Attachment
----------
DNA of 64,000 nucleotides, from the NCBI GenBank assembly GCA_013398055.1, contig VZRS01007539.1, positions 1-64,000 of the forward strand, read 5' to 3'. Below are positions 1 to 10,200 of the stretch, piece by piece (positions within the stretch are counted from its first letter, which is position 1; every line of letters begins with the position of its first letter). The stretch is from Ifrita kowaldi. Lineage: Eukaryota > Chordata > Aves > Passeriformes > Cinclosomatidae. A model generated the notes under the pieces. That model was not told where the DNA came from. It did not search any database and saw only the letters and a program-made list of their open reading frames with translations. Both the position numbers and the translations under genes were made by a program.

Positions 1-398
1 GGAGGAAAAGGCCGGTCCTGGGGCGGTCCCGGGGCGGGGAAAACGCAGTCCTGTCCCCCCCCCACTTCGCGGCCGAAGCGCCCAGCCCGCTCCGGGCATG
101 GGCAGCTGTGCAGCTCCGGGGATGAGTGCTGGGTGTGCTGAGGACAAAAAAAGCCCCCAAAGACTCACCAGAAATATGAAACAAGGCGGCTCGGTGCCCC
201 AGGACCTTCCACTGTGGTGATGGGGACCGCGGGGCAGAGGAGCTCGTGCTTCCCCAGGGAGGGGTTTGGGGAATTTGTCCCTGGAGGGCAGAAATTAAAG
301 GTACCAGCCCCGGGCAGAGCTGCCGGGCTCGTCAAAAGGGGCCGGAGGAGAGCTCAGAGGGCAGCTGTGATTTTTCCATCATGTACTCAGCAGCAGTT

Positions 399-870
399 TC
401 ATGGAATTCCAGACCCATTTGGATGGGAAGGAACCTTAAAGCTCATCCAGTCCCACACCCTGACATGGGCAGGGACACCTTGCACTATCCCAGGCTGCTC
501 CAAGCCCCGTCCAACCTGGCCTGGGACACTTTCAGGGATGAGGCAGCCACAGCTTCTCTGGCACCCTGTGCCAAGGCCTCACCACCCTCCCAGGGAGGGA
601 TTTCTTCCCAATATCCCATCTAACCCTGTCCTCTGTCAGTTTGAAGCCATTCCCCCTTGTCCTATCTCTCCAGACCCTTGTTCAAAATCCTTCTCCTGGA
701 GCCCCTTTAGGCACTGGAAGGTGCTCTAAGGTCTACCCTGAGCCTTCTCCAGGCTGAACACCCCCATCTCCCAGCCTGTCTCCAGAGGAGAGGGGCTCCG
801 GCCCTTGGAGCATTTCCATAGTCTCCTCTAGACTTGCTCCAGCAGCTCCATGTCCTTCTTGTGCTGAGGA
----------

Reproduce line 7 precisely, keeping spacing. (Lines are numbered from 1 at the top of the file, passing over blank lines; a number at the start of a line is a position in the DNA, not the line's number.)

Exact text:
Positions 399-870